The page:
Prostate cancer is second only to skin cancer for incidence rates among men in the United States, and only lung cancer is responsible for more cancer-related deaths. While prostate cancer can be extremely aggressive, it often grows slowly, remains in the prostate gland, and if caught early, can be dealt with before causing complications or fatalities. While there are many treatment options available, if the cancer has not yet spread beyond the prostate gland, surgery is most commonly used.
Any surgical treatment is going to involve removing the entire prostate, called a “radical prostatectomy.” This can be alarming for many men, especially once they know what the prostate gland actually does. It is wrapped around part of the urethra (which transports urine away from the bladder), and so sits underneath the bladder itself, right in front of the bottom of the rectum. It’s a round, walnut sized gland attached to the seminal vesicles responsible for sending sperm to the testicles. Because of its location, a radical prostatectomy was traditionally an open surgery performed through a large incision in the abdomen. Open surgeries increase the risk of infection and time required to heal, thus it has become a less common method, as alternative, less invasive methods for removal have arisen.
Radical Retropubic Prostatectomy
Similar to the traditional method, a retropubic procedure is performed through an abdominal incision. However, instead of one long cut, the surgeon usually makes an upside down T, across the bottom of the abdomen and up to the belly button. The prostate and surrounding tissue is removed; the nearby lymph nodes can also be assessed and removed if necessary. A catheter is generally placed in the urethra to assist with urination during the surgery and may remain for a couple of weeks. This method requires a few days of hospitalization and around a month of healing time with decreased activity. Retropubic surgery is often favored because nerve damage occurs less frequently than in other methods.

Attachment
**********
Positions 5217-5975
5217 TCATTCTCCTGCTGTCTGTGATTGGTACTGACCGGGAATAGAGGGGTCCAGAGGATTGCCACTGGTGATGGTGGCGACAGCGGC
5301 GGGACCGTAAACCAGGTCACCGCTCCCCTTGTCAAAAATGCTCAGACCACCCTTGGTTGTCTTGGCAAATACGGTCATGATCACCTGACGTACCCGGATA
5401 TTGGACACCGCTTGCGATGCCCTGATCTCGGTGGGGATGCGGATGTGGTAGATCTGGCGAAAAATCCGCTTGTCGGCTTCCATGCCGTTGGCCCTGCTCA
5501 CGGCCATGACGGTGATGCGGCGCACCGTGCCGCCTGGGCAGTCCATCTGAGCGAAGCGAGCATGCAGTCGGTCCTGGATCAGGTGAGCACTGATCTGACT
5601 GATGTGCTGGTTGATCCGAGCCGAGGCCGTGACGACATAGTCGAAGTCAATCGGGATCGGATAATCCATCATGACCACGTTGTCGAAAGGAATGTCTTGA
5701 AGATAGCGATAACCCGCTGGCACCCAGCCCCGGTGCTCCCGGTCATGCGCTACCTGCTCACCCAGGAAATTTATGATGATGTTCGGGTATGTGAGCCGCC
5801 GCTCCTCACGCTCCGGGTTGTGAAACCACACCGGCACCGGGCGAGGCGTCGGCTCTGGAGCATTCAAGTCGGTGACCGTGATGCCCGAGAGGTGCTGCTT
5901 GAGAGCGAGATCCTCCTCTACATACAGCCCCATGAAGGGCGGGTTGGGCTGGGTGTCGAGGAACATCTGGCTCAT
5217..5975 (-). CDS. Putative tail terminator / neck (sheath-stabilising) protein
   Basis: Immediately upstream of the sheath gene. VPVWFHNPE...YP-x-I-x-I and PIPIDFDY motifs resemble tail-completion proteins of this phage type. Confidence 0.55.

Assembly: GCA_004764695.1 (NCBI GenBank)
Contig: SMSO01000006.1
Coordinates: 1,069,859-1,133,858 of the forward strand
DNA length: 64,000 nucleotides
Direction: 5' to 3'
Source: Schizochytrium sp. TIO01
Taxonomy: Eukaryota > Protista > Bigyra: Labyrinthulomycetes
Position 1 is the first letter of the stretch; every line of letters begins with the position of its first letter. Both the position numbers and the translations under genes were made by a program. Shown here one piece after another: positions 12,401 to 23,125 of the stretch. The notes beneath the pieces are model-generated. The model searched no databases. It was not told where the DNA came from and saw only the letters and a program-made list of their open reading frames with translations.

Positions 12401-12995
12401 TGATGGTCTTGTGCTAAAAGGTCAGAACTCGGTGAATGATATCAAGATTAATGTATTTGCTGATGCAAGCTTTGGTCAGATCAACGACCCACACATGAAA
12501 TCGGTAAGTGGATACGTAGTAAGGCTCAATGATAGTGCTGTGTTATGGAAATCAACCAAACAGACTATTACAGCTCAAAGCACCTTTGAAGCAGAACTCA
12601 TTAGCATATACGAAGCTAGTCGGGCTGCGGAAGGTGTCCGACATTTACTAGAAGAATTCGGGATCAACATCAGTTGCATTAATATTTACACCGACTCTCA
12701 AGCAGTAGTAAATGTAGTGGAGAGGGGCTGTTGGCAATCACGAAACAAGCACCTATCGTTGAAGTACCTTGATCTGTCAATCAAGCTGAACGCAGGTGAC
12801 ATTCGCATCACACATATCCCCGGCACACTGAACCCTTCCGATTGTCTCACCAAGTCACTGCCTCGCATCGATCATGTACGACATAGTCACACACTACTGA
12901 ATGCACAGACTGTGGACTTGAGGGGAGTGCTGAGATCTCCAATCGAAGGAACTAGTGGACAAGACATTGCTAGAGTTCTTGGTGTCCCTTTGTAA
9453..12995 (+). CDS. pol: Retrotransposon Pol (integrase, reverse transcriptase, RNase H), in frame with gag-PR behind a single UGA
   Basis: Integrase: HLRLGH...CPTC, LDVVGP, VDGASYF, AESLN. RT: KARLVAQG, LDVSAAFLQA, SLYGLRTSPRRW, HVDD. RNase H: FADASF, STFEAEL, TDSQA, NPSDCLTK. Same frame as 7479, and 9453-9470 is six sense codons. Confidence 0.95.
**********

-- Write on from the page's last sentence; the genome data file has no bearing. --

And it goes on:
Radical Perineal Prostatectomy
With this procedure, instead of removing the prostate abdominally, an incision is made beneath the scrotum and above the anus. Sometimes a retropubic prostatectomy is not an option, and so the perineal method must be used. However, although recovery is often easier and surgery is quicker, there are also several drawbacks. Nerve damage is more likely from this angle, which can not only cause problems with bladder control but may inhibit erections. Even if this is not a concern for the patient, the physician must be certain the cancer has not spread, because the lymph nodes cannot be removed in this manner. Additionally, a catheter will still be placed, and activity must be decreased for the same amount of time.
Laparoscopic procedures involve the use of multiple small incisions to insert a long tube with a camera on the tip and specially designed surgical instruments. These procedures may be performed by only a surgeon or with robotic assistance. Although the healing time is often faster and there is less chance of infection, the surgeon performing the laparoscopic prostatectomy must be extremely skilled to avoid nerve damage. When done well, this is probably the least physically traumatic option. If done poorly, it can be extremely problematic. Whatever choice is made should be based off the best approach for the patient combined with the surgeon’s abilities to ensure the best outcome for any man.